With #WorldTheatreDay taking place on 27 March there will be many blogs written about the impact of Covid-19 on ‘Theatre’ more generally and thinking about what its future may be.
We’re thrilled to have been given permission to share with you an extract from the genre-defying and versatile writer/poet/performer Penny Pepper’s chapter on Disability Arts & Activism, ‘Subversion within the Excluded – A Personal Journey’ from Counterculture UK – a celebration, which provides a personal and passionate overview of the Disability Arts movement in the UK from the 1970s, and where it is today.
Disability Arts & Activism, ‘Subversion within the Excluded – A Personal Journey by Penny Pepper
Disability Arts occupies a strange place in the social history of creativity and the UK’s counterculture scene. For a start, anything we do means tackling multiple physical barriers, which nondisabled artists don’t have to think about. Access remains one of the biggest issues for disabled people and mainstream disability charities still campaign for improvements. However, progress has been slow and for disabled activists organisations such as Scope, Leonard Cheshire Disability and the RNIB, to name a few, do not always reflect the genuine concerns of disabled people.
Understanding this is crucial to understanding the grass roots development of disability arts as a counterculture movement. Overwhelmingly, our organisations are ‘of disabled people, for disabled people’, in which the old style charity model is replaced with autonomy. Then there is our invisibility, a result of being consigned to institutions and hindered by societal definitions as pitiful invalids and not much else – if we are thought of at all.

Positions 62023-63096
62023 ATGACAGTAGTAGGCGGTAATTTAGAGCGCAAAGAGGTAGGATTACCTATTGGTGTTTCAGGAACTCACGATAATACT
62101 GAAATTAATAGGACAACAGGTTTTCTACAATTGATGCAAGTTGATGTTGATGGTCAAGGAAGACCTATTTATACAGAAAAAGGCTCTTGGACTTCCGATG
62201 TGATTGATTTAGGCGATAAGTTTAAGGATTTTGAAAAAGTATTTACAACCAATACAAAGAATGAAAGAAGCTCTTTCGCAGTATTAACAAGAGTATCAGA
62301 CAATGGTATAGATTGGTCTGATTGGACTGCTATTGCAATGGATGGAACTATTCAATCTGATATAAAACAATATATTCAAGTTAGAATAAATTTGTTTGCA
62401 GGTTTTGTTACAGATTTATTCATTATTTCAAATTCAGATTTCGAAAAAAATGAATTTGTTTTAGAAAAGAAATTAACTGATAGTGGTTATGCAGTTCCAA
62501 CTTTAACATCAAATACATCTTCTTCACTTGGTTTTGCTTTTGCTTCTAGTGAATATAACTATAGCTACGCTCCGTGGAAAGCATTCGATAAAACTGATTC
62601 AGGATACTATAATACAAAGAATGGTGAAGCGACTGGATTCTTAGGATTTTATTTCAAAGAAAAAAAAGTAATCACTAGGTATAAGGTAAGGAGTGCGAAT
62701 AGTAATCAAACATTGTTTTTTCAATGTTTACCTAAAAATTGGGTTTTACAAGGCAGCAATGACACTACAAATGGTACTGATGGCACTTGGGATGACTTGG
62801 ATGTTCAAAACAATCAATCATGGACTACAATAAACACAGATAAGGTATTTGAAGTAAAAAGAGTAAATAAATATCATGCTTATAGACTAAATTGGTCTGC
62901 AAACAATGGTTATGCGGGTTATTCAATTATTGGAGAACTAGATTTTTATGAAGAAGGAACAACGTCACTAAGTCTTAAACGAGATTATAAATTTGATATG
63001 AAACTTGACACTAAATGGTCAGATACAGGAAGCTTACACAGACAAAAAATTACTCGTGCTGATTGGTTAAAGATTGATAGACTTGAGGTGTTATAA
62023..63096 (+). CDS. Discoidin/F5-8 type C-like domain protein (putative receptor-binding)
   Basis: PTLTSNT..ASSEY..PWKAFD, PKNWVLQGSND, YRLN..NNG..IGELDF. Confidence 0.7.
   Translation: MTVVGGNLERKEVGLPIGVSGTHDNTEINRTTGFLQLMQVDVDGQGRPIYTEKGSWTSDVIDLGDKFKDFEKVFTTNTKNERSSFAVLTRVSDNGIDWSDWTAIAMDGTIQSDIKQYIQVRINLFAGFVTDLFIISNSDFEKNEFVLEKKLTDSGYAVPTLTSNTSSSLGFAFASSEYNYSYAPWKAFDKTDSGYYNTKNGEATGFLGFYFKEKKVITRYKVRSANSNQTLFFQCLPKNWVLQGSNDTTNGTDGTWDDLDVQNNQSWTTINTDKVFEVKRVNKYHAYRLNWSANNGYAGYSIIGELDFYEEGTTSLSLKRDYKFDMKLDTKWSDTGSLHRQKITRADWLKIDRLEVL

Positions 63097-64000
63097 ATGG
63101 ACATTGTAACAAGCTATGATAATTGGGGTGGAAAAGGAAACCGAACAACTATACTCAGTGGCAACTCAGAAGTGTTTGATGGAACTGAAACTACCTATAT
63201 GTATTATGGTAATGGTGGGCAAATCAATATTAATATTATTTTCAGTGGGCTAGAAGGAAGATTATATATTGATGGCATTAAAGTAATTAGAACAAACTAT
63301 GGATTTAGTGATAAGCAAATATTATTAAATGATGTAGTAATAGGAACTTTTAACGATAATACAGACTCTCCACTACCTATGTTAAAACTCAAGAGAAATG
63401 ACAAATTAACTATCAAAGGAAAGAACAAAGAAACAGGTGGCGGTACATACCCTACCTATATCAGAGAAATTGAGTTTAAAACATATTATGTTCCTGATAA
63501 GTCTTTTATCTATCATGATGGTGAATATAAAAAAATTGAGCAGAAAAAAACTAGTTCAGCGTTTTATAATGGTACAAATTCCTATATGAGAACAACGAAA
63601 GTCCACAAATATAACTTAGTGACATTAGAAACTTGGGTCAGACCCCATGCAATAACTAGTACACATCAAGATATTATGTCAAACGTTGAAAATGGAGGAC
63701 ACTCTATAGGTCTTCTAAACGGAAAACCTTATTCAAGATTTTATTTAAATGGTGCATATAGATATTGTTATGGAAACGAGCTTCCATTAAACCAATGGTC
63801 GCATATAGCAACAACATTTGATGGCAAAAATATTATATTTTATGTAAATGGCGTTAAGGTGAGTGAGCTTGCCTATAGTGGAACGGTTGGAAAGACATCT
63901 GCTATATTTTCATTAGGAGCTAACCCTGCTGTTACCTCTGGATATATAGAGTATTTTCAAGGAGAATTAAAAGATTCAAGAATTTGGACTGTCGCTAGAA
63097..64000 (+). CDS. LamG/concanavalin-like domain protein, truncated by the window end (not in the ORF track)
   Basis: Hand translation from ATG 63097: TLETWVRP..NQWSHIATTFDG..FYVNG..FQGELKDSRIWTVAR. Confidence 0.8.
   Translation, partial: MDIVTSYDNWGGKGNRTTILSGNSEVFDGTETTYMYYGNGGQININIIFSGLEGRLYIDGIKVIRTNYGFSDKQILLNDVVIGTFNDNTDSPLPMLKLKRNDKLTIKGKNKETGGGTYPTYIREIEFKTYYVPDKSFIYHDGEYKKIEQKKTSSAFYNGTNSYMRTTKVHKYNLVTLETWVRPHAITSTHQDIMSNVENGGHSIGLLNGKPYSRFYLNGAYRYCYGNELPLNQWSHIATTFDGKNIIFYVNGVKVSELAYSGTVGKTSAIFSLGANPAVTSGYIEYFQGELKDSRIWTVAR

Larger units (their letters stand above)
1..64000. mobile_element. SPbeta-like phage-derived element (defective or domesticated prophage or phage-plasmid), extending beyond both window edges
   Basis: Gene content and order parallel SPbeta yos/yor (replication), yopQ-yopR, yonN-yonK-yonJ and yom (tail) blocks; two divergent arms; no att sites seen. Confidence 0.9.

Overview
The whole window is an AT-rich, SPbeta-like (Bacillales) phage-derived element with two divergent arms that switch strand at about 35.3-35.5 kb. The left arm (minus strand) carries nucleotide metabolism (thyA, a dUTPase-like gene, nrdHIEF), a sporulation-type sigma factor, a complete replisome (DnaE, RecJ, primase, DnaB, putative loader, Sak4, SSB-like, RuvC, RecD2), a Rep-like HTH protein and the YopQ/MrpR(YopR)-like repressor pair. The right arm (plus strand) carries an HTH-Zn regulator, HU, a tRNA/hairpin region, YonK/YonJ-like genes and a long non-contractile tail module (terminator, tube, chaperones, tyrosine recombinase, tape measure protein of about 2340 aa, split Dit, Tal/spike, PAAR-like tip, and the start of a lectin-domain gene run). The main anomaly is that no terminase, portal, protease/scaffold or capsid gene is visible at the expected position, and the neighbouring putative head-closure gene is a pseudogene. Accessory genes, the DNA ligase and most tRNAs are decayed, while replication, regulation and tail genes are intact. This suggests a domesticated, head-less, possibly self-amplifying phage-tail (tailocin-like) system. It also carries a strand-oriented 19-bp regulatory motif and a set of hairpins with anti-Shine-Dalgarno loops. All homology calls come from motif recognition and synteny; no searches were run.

Path to Activism
February 1979: I was a seriously depressed young woman. There was nothing great in the world for me. However one might imagine the life of a nineteen-year-old then, mine had only a fragile relationship to teen culture. Yes, I was introverted, fuelled with the silent angsty fervour of youth but I had no boyfriends and a negligible social life. This was not uncommon for many disabled people during that time, at least for those from a small nowhere town and from a working class background.
I had the NME, John Peel and my brother. There was no transport, no support worker and no real friends.
But rebellion against injustice took hold from a young age, and I aligned with political causes such as feminism and animal welfare before I was sixteen. It was a natural progression to move towards campaigning for equality issues, especially as a burgeoning writer and poet.
Disabled artists have always been part of the disability activism movement, which began in earnest in the 1970s. This was the time when disabled people fought back against that patrician idea of being ‘looked after’. There was a growing realisation that we knew what was best for us – not others. We took much of our inspiration from the Black Civil Rights and Feminist movements. ‘Nothing about Us, Without Us’ became our mantra. It was a call to arms to meet other disabled people – creatives – with a similar outlook, aligning ourselves to a counterculture scene. In artistic terms, being disabled and a creative was about as countercultural as it could get. After moving to London, an act of defiance in itself, I continued scratching around writing poems and songs and anything I could, ripe with a radical sensibility and a desire for more.